U.S. Presidential Election 2020

U.S. Presidential Election 2020
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Evaluating the security and data protection risks candidate websites present to consumers

The fallout of the 2016 U.S. Presidential election raised questions regarding voting fraud and distribution of misinformation. From fake accounts and digital platforms to bots and foreign influence, today’s election process is riddled with vulnerabilities. The 2020 federal election promises more of the same.

Instead of looking at digital advertising spend, physical voting issues, website spoofing or general security posture, The Media Trust wanted to understand the extent to which candidates’ digital properties (websites) provide a safe and secure user experience to consumers. 

Candidate websites rely on unmanaged, third-party code

In September and December 2019, The Media Trust scanned the primary campaign websites of the incumbent U.S. President and 10 leading Presidential candidates to capture and analyze the code involved in rendering the consumer experience. Using The Media Trust’s extensive insights into digital risk management, the goal was to discover how well the candidates’ campaign websites met industry best practices for security and data privacy with an emphasis on the presence of unmanaged third-party digital code. 

Continuous client-side monitoring of the campaign websites during September and December revealed: [Access Full Report]

  • 81% executing code is from digital third-party vendors, which are entities unmanaged by the website operator, i.e., candidate teams
  • 6% of all executing domains, on average, present an unmitigated risk to consumers due to malicious and/or suspect activity 
  • 1 website directed consumers to media websites that served adware
  • 11 candidate websites (all) allow tracking of consumers for at least 2 years, 8 candidates track consumers for at least 10 years
  • 71% of executing code on a payment page has zero relevance to the purchase transaction, leaving the door open for compromise. 95% of executing code on Booker’s donation page is not relevant to payment processing. 
  • Campaign websites continue to collect consumer information even after the candidate dropped out of the race. 

Remaining contenders: Consumer data is being harvested

The Presidential candidate field has sharply narrowed in the past few weeks. Let’s focus on the three remaining candidates–Donald Trump, Joe Biden and Bernie Sanders–and compare their websites to the broader candidate slate.

Donald Trump: A more controlled digital environment

As the incumbent candidate, Donald Trump’s campaign website uses a range of cookies and domains to render the user experience. Approximately 69% of the executing code is from third parties, lower than the 81% average used by other campaign websites. However, 5 of the domains do not disclose their provenance and can’t be verified as legitimate.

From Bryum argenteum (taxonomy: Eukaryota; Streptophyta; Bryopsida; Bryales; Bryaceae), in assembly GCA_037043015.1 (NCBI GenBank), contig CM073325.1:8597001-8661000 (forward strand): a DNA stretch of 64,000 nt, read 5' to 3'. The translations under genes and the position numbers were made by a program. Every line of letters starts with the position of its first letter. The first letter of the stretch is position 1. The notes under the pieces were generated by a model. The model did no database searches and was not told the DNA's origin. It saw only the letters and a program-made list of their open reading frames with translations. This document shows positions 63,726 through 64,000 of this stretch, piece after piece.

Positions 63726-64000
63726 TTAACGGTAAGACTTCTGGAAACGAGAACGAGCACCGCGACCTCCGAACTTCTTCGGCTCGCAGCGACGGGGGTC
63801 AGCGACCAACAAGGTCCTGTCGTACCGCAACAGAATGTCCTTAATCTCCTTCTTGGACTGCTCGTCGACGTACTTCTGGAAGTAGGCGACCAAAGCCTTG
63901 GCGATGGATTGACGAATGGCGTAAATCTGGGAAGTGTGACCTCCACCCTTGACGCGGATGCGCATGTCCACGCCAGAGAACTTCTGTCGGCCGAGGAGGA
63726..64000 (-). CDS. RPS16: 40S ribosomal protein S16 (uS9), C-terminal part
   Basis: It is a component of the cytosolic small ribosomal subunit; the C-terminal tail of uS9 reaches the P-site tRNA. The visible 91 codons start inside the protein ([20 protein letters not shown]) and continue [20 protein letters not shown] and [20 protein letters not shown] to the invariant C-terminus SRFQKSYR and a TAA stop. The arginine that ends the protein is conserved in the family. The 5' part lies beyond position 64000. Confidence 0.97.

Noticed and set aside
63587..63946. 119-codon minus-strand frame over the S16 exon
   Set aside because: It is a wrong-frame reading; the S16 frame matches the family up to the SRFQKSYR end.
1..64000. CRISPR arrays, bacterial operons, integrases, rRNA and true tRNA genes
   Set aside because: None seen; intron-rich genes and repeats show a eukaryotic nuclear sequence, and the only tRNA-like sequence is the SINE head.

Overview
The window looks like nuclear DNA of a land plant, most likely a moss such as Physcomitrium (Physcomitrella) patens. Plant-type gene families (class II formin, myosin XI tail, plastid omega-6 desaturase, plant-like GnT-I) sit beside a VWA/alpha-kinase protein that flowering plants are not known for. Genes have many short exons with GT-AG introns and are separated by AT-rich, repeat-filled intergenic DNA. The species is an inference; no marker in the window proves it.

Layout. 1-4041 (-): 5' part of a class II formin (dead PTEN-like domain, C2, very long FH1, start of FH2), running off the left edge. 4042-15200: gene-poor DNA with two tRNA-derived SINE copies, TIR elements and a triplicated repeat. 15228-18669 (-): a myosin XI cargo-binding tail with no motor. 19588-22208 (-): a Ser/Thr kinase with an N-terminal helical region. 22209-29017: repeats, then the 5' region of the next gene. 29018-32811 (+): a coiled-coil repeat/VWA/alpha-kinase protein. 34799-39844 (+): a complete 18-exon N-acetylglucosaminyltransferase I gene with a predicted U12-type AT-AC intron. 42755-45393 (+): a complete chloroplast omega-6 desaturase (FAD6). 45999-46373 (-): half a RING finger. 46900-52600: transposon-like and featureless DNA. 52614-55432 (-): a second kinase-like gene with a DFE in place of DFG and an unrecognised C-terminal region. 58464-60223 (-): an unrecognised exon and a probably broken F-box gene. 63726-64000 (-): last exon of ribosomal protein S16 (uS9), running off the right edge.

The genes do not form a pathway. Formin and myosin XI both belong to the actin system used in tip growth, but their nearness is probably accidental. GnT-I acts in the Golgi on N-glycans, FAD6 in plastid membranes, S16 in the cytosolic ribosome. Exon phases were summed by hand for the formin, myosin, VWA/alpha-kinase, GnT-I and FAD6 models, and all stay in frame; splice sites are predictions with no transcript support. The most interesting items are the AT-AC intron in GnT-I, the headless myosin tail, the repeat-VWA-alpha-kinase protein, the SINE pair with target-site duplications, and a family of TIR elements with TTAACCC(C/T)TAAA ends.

In general, cookies noticeably declined 23% from September to December. During the donation process, 79% executing domains on the payment page had no relevance to the transaction but only 6 cookies were detected. Compared to the other candidates, the Trump campaign website is more controlled with less reliance on third-party code and minimal tracking of users. 

Joe Biden: Consumer tracking on the rise

A centrist Democratic candidate, Joe Biden’s campaign website paints a different picture. This website relies on 78% code from third parties, closer to the 81% average. 

Reflecting a need to expand consumer reach, this website experienced a large, 1142% increase in cookies present, detecting 24 cookies in September and 298 in December. The donation page continues this variability. The payment page records 71% of the executing domains are third parties and drops 15 cookies, more than double the Trump website. Overall, the Biden website presents more risk to the consumers in the form of unauthorized data collection.

Bernie Sanders: Moderate consumer tracking

The campaign website of Bernie Sanders, a candidate from the populist left of the Democratic party, falls in between the other two candidate websites. Approximately 73% of the executing code is from third parties, of which 5 domains are suspect. 

Cookie tracking activity on Sander’s campaign website did increase 45% from September to December, but nowhere near as steeply as Biden’s. The donation process recorded 72% of executing domains from third parties with 15 cookie drops. In comparison to the other two candidate websites, the Sander website exhibits more moderate risk to the average visitor. 

The Conclusion: A political minefield no one is navigating

Regardless of political affiliations, candidate websites present a host of risks to consumers, from unwanted code execution to unauthorized data tracking. The primary culprit is the amount of code unmanaged—and frequently unknown—by the candidates and their teams. Uncontrolled third-party code can be used to surreptitiously collect consumer information to target individuals with misinformation or distribute malware and bots for future attacks. The large-scale use of third-party code at the heart of our elections and its ability to influence voter intentions and harvest payment information signals a threat to the overall democratic process. Candidates must act fast to bring their digital assets under full control. 

Access the full report